With one exception, medicine has largely become the picture above. The name of the game is Direct Primary Care. It is the only sane and healthy way to deliver primary care, and it is the only truly honest venue left to physicians. The attacks against it will intensify as DPC becomes more prevalent. There are limp-wristed, cowardly doctors trapped in their own sarcophagi of misery that want to be buried with company. 2016 “Supreme Doucher” winner Marty Solomon is one such, calling DPC and “egregious practice”, hiding behind sad class warfare by trying to tie it to “rich people.” There are utterly corrupt crony corporate commissars like Farzad Mostashari who feign sympathy for the docs they have oppressed. After taking the lead in implementing rules that have caused major economic harm to tens of thousands of physicians, Mostashari is now the CEO for a company helping doctors to join ACO’s – another form of selling “protection.”
So Marty is the stupid one taking his punishment, and Mosty is the slick one, meting it out for fat bucks. Sadly these two represent the masochist-sadist relationship that has largely strangled any sense of fun or accomplishment out of medicine, and they both see DPC as a threat to their sick love.
Please read this letter in the latest issue of Medical Economics. Its author nails it, and properly defends DPC:
“In one of your articles, Dr. Farzad Mostashari (“Mostashari’s biggest Meaningful Use regret and health IT’s future,” August 25, 2016) gave some advice to physicians on how to avoid burnout:
“The key is two things. One, if you’re in a kayak in the rapids, you have to lean in and dig your paddle in and push ahead. If you lean back, you’re done. You’re going to flip over. So be more active. Don’t be passive. Take control. Step two is join together with others to increase your power, increase your control, increase your ability to have someone else help you deal with that crap, deal with the quality reporting, deal with the EHR optimization, deal with the ACO regulations.
So I think that’s the solution—not to retreat into some direct primary care model.”
I am a family physician who has operated a direct primary care (DPC) practice for nearly five years. In that time, I have met hundreds of physicians planning or operating DPC practices, many of whom I now consider good friends. While they each have a unique story and perspective, your comments are not remotely reflective of the mindset of doctors opting for DPC. I honestly wonder whether you have ever talked to a single one of them.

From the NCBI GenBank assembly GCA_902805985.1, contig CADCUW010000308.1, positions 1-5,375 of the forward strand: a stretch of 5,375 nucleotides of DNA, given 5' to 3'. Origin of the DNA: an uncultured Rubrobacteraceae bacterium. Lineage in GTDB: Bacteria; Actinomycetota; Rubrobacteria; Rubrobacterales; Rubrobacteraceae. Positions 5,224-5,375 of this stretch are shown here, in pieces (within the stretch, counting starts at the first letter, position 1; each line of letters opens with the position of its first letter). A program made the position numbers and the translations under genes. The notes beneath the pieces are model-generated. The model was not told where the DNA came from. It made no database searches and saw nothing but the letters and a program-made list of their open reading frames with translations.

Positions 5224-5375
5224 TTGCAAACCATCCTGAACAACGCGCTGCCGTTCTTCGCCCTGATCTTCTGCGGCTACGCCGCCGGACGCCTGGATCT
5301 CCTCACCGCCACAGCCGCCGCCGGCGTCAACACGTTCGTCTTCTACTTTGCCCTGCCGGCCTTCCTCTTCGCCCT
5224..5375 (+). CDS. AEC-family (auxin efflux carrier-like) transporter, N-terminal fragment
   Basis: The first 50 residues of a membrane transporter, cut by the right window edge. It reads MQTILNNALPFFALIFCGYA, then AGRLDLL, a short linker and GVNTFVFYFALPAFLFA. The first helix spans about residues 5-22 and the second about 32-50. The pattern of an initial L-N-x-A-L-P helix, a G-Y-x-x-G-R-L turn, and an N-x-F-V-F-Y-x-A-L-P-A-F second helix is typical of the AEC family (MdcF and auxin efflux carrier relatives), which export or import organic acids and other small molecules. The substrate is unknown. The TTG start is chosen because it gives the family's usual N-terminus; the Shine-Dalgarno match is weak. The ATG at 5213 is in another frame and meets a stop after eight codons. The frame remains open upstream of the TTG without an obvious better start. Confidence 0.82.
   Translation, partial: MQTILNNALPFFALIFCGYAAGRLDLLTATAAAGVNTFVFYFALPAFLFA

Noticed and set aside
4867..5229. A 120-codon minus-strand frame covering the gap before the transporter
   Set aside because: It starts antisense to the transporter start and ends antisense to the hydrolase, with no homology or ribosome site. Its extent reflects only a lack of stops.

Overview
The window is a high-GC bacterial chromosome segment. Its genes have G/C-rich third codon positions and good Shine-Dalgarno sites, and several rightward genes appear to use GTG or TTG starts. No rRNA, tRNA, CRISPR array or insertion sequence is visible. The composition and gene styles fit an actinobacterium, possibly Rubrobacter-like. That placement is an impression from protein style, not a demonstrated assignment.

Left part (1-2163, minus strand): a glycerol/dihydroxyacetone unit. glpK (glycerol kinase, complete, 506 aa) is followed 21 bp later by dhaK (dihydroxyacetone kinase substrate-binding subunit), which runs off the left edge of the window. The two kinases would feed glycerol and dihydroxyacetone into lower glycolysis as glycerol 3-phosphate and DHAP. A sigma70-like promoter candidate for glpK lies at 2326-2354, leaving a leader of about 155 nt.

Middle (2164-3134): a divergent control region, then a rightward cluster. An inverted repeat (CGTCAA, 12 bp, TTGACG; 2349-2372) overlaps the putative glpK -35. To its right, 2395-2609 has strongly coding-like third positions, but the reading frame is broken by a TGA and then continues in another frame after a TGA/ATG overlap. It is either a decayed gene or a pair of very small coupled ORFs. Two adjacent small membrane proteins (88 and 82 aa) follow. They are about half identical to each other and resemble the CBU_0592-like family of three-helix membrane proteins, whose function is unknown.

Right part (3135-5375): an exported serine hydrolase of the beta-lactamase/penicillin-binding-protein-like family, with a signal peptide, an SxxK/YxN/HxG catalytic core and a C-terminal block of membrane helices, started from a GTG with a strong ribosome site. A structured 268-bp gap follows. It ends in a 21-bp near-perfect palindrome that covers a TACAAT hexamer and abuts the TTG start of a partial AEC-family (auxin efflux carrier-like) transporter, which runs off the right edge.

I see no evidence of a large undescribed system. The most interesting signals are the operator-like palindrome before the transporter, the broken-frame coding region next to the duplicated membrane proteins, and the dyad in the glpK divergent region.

These DPC physicians are among the most courageous, creative and determined men and women I know; the exact opposite of what you describe. They have each taken huge risks—professionally, personally and financially—in an attempt to “take control” as you suggest. Most have sacrificed hundreds of thousands of dollars in pursuit of becoming the caregivers they envisioned while in medical school.
Despite giant obstacles and an uncertain future, DPC physicians forge ahead. Our vision for the future of primary care may be naive to you Dr. Mostashari, but to claim we are passive or “retreating” is flatly absurd. I do agree that a major driving factor behind the DPC movement is physicians feeling powerless to deal with an ever growing pile of “crap.” Can you blame them? Older physicians have lived through many decades of initiatives purporting to improve the practice of primary care—only to realize the newest barrage of alphabet soup was keeping them even more distracted from patient care.
DPC physicians have bravely climbed back in their vessels and are now trying to rescue others, hopefully before we all go over the waterfall.
W. Ryan Neuhofel, DO, MPH